Return Last Meter Reading

I have two sheets one for EQUIPMENT and one for METER READINGS. I’m trying to create a column in EQUIPMENT that looks for the LAST meter reading in the METER READINGS sheet. My head hurts!

How do I achieve this? The meter readings is a number field and on the METER READINGS sheet I have timestamps for every row. I just can’t wrap my head around how to retrieve the most recent row for every piece of equipment in the EQUIPMENT sheet.

Thank you!

Maybe add a relation from equipment to meter readings (multi) based on serial number or whatever your “key” is, then a rollup on that relation summarising the timestamp by “latest”?

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Exactly. You’ll need to do a mult relation to get all time stamps. Then a Rollup to get the max timestamp of that relation. Then join the meter number with the max timestamp using a template column. Do the same template in the other sheet joining the meter number and the timestamp. Then do ANOTHER single relation between the two templates.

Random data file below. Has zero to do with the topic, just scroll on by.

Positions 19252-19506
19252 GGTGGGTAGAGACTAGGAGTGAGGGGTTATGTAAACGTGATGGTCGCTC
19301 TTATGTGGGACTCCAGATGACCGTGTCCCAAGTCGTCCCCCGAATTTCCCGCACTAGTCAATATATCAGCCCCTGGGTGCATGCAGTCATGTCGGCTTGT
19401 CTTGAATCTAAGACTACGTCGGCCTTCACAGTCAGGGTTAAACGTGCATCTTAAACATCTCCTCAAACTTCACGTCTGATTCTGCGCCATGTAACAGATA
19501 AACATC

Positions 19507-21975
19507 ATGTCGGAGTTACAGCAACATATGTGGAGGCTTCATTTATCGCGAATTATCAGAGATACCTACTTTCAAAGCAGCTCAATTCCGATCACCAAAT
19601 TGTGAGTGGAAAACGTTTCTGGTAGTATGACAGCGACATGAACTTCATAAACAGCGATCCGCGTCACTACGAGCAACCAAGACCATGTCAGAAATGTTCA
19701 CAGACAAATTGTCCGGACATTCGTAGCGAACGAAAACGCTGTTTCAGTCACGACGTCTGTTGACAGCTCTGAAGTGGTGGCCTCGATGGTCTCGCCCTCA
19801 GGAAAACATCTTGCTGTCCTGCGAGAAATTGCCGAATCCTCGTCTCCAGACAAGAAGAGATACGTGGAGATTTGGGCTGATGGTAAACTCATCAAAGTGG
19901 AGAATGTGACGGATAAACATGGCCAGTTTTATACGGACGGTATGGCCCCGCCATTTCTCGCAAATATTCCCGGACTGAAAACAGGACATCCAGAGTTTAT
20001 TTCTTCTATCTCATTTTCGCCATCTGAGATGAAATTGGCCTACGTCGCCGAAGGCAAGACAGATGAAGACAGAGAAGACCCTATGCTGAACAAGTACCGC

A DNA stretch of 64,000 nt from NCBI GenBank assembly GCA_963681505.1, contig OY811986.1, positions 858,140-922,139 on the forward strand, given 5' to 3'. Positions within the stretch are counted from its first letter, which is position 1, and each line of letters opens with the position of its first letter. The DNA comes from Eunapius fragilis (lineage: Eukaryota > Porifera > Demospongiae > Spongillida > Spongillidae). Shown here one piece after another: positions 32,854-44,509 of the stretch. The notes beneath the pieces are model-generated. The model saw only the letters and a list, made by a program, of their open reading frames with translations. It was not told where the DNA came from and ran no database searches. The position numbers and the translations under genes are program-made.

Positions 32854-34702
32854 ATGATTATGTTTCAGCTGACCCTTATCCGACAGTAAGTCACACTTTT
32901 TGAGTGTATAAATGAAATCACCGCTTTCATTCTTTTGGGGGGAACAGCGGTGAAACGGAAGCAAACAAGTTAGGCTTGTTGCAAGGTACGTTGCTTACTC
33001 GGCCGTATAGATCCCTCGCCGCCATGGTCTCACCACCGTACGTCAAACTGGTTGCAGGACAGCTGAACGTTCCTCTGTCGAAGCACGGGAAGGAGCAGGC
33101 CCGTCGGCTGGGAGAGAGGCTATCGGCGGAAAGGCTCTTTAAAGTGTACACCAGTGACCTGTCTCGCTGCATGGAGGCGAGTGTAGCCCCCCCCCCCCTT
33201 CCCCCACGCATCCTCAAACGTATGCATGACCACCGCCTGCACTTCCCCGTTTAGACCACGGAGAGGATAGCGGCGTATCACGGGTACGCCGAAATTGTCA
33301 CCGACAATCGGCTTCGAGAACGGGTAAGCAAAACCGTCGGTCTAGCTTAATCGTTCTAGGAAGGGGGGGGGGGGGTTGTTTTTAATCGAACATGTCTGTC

In line with what @V88_Google suggested…

In Readings sheet:

  • Set up a sequential ID in column A (e.g., Read-0001)

In Equipment sheet:

  • Mult relation to Readings sheet to get ALL readings.
  • Rollup (calculating “Latest”) to get latest readings’ timestamp.
  • Use a template column on that rollup column to make it more workable.
  • Relate that timestamp (in Equipment sheet) to your timestamp column in Readings sheet if you need to bring in values (via lookup) such as Reading Details.

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The above methods are best to be assured that you get the latest meter reading based on the timestamp, but if you can guaranteed that the order of the records in the sheet are always in earliest to latest, then a relation like what’s mentioned above, in combination with a single value column would get you the Last matching meter reading from the relation. A Rollup with Max would also work against the relation. But checking the latest timestamp first would guarantee that you would be get the latest meter reading regardless of the order of the meter reading sheet.